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November 2017
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Religious Youth Service

Facing the RYS Challenges in Chitlang, Nepal

Chitlang, Nepal - About 1:30 pm on June 2, 36 participants and four staff members set out by bus from Nepal's capital, Kathmandu, to the village of Chitlang, where we would spend seven days together serving a school and local community.

Although Chitlang is only about 56 miles from Kathmandu, the journey took approximately five hours due to the winding, narrow roads. At times we had to get off the bus so it could navigate the damaged roads and steep valleys. Even though it was a rough and tough journey, everyone enjoyed the bus ride, filled with excitement and curious to see what Chitlang looked like. It was a delight to find that Chitlang was a beautiful place surrounded by mountains and greenery.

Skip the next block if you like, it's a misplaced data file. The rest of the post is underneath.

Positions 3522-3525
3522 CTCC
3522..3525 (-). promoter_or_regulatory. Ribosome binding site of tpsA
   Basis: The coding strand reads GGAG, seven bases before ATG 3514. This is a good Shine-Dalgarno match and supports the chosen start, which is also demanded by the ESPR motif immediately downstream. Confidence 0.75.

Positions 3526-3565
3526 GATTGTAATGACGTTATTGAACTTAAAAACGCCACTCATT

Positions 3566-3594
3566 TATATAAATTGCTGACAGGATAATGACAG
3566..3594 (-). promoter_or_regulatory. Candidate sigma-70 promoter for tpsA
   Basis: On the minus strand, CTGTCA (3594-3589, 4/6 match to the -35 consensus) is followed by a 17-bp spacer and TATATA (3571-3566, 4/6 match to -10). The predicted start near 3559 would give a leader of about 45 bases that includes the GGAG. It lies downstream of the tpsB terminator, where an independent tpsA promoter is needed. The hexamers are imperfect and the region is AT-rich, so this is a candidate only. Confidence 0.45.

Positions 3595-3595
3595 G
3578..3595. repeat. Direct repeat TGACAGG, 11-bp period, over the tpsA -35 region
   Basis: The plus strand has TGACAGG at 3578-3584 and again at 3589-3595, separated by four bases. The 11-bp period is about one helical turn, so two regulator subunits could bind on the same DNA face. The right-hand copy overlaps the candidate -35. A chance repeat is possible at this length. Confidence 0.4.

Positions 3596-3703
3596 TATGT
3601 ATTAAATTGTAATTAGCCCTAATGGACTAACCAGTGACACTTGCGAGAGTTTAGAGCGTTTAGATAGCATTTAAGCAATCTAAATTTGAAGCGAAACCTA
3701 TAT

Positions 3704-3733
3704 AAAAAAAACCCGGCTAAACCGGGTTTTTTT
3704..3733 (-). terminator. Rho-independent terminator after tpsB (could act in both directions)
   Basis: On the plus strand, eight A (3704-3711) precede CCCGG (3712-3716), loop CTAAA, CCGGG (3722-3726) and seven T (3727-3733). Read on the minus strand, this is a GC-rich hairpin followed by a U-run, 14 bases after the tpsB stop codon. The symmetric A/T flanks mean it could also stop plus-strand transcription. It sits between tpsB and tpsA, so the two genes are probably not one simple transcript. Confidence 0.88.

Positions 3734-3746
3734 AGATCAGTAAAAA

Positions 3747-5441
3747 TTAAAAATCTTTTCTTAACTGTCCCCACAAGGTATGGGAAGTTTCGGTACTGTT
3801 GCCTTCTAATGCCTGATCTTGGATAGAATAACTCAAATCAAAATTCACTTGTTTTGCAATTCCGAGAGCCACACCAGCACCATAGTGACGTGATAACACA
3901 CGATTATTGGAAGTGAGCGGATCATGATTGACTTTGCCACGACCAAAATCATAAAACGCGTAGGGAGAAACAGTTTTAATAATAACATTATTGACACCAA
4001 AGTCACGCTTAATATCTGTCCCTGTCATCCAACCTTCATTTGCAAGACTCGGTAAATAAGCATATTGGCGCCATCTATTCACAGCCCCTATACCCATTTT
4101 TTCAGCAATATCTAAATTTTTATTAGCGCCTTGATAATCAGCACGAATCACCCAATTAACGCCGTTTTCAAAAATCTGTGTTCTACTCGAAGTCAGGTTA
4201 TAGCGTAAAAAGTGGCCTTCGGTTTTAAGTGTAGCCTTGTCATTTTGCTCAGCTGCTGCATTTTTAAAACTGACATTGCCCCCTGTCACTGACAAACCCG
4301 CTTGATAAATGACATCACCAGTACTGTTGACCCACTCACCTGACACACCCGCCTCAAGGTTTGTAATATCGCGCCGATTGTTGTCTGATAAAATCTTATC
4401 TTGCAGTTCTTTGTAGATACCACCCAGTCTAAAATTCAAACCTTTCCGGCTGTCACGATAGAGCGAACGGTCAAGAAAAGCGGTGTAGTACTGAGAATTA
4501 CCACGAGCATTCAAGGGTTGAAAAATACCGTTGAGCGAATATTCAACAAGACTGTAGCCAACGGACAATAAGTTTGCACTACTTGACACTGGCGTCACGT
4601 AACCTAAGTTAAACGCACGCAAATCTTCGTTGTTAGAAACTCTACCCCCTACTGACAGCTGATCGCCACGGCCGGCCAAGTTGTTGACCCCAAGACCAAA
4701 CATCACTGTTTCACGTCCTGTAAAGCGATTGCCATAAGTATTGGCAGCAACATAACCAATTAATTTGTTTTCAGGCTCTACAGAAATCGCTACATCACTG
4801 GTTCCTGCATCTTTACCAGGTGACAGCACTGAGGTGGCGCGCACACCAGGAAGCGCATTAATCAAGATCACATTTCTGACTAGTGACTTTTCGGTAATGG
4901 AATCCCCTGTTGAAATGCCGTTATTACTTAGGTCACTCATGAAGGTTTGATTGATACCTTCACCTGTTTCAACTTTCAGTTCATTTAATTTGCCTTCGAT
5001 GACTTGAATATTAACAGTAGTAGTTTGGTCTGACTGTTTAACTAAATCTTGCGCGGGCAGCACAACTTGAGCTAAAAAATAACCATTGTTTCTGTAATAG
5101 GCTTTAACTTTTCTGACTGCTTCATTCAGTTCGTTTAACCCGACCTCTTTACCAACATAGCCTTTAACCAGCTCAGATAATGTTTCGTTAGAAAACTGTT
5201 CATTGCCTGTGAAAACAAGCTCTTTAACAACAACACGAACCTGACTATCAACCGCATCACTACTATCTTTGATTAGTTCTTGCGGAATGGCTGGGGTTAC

The people welcomed us with traditional music and folk dancing; we were treated like very important guests and presented with garlands of flowers and red tikkas on the forehead (a Hindu tradition).

The villagers walked with us for about a kilometer until we reached the Shree Swachanda Bhairav school, where we would be working and staying. Here again we had a warm welcome by students, teachers, and the head of the school with garlands and tikkas. We mingled and introduced ourselves to each other, but we were tired and after dinner we went to bed early.